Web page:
36:  Hintze, J., 2007. NCSS 2007 User's guide II. Number Cruncher Statistical Systems. Kaysville, UT., USA., Pages: 659.

37:  Salame-Méndez, A., J. Herrera-Muñoz, R.M. Vigueras-Villaseñor, A. Castro-Campillo, A., E. Mendieta-Márquez and J. Ramírez-Pulido, 2005. Description of the ontogenetic profile of sexual steroid hormones and intermediaries in testes of the Black-eared Mouse (Peromyscus melanotis, Allen y Chapman, 1897). Rev. Soc. Mex. Hist. Nat., 2: 193-199.
Direct Link  |  

38:  Boiani, L., N. Berois and G. D'Elia, 2008. Annual male reproductive cycle of a Hantavirus reservoir, the long-tailed mouse Oligoryzomys flavescens (Rodentia; Cricetidae, Sigmodontinae) from Uruguay. Mastozool. Neotrop., 15: 23-32.
Direct Link  |  

39:  Olivera, J., J. Ramírez-Pulido and L.S. Williams, 1986. Reproduction of Peromyscus (Neotomodon) alstoni (Mammalia: Muridae) in laboratory conditions. Acta Zool. Mex., 16: 1-27.
CrossRef  |  Direct Link  |  

40:  Mukaka, M.M., 2012. Statistics corner: A guide to appropriate use of correlation coefficient in medical research. Malawi Med. J., 24: 69-71.
PubMed  |  Direct Link  |  

41:  Demas, G.E. and R.J. Nelson, 1998. Photoperiod, ambient temperature, and food availability interact to affect reproductive and immune function in adult male deer mice (Peromyscus maniculatus). J. Biol. Rhythms, 13: 253-262.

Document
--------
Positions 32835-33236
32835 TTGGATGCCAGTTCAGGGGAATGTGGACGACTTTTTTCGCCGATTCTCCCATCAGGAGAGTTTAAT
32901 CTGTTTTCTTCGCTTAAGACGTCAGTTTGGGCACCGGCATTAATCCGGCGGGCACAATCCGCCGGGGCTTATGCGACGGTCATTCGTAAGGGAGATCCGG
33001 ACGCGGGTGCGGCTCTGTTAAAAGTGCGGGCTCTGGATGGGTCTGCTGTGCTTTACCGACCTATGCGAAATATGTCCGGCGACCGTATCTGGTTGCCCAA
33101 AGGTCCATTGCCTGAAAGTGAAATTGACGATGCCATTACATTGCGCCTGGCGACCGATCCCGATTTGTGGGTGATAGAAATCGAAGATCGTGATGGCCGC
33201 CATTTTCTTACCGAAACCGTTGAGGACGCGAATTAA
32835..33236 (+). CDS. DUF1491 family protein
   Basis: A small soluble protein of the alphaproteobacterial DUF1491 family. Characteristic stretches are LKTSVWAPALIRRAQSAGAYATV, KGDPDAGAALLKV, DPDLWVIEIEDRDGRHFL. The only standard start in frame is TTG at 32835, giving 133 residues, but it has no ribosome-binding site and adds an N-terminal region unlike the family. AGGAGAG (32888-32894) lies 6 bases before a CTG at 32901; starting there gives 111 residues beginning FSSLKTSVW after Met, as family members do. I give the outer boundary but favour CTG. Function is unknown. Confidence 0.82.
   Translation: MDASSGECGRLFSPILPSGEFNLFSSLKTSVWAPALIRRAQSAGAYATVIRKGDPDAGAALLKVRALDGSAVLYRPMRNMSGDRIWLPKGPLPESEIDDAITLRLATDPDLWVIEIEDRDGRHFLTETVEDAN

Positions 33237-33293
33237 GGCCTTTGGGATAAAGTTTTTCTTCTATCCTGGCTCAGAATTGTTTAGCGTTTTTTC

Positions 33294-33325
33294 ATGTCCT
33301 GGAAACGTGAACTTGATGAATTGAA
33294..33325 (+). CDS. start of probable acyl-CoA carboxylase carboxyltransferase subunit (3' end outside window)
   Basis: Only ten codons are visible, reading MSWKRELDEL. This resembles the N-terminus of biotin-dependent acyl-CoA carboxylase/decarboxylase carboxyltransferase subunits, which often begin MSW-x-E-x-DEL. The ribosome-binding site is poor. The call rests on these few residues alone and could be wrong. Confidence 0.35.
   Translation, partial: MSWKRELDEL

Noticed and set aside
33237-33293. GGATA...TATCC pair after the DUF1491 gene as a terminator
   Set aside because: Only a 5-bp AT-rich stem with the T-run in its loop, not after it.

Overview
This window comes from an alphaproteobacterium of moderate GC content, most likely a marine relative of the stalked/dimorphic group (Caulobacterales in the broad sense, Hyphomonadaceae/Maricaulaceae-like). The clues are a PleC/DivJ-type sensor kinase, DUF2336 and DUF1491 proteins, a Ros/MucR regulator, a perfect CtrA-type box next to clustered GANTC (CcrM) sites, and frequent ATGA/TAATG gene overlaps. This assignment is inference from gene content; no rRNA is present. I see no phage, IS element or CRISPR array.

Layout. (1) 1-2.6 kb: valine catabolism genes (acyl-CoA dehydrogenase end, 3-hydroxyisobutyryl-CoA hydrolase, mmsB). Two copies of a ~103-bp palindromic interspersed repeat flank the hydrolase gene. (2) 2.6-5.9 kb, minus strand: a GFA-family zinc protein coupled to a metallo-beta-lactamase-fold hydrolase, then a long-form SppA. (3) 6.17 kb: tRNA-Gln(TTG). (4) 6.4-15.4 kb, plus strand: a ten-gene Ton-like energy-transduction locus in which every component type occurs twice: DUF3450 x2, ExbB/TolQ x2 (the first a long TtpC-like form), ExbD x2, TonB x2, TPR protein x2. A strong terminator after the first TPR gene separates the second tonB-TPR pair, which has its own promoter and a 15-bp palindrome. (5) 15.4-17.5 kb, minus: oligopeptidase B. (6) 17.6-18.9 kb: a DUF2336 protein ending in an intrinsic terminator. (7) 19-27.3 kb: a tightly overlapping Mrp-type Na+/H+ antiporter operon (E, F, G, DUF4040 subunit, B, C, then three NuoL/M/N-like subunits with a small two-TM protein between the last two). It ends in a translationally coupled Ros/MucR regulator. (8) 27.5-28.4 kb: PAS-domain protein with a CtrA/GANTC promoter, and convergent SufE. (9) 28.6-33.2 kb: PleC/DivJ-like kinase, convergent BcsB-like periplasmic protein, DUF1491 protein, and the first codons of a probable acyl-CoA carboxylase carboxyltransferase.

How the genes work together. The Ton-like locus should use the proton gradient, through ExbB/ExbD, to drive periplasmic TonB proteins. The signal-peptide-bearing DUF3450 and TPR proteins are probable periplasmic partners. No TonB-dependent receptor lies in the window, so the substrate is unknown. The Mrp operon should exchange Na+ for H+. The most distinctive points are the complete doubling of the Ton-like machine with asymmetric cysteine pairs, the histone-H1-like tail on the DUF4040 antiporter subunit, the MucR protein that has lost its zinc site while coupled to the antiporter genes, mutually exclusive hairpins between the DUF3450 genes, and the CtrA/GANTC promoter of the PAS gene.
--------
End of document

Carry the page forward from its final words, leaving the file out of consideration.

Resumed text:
CrossRef  |  Direct Link  |  

42:  Pyter, L.M., Z.M. Weil and R.J. Nelson, 2005. Latitude affects photoperiod-induced changes in immune response in meadow voles (Microtus pennsylvanicus). Can. J. Zool., 83: 1271-1278.
CrossRef  |  Direct Link  |  

43:  Pyter, L.M., B. Trainor and R.J. Nelson, 2006. Testosterone and photoperiod interact to affect spatial learning and memory in adult male white-footed mice (Peromyscus leucopus). Eur. J. Neurosci., 23: 3056-3062.
CrossRef  |  Direct Link  |  

44:  Peralta-Juárez C.M., A. Castro-Campillo, M.E. Fraile-Ortega, A. Salame-Méndez, De La I.M. Cruz-Argüello, J.L. Patiño-Ortega, and J. Ramírez-Pulido, 2016. Seasonal diversity of diet contents in Peromyscus difficilis felipensis (Rodentia: Cricetidae), according to its reproductive stage. Proceedings of the 63rd Annual Meeting of The Southwestern Association of Naturalists (SWAN), April 14-17, 2016, SWAN & IBUNAM, pp: 70-71.

45:  Peralta-Juárez, C.M., A. Castro-Campillo, M.E. Fraile-Ortega, A. Salame-Méndez and I.M. DelaCruz-Argüello et al., 2016. Diet of Peromyscus difficilis felipensis (Rodentia: Cricetidae) and its temporal intra-population variation in a mixed temperate forest of Mexico City. Proceedings of the XIII National Congress of Mammalogy, October 24-28, 2016, AMMAC & UNICACH -.

46:  Labov, J.B., 1997. Phytoestrogens and mammalian reproduction. Comparative Biochem. Physiol. Part A: Physiol., 57: 3-9.
CrossRef  |  Direct Link  |  

47:  Kaldas, R.S. and C.L. Hughes, 1989. Reproductive and general metabolic effects of phytoestrogens in mammals. Reprod. Toxicol., 3: 81-89.
CrossRef  |  Direct Link  |  

48:  Bernhoft, A., 2010. Bioactive Compounds in Plants—Benefits and Risks for Man and Animals. The Norwegian Academy of Science and Letters, Oslo, Norway, Pages: 253.

49:  Forbey, J.S., A.L. Harvey, M.A. Huffman, F.D. Provenza, R. Sullivan and D. Tasdemir, 2009. Exploitation of secondary metabolites by animals: A response to homeostatic challenges. Integr. Comp. Biol., 49: 314-328.
CrossRef  |  Direct Link  |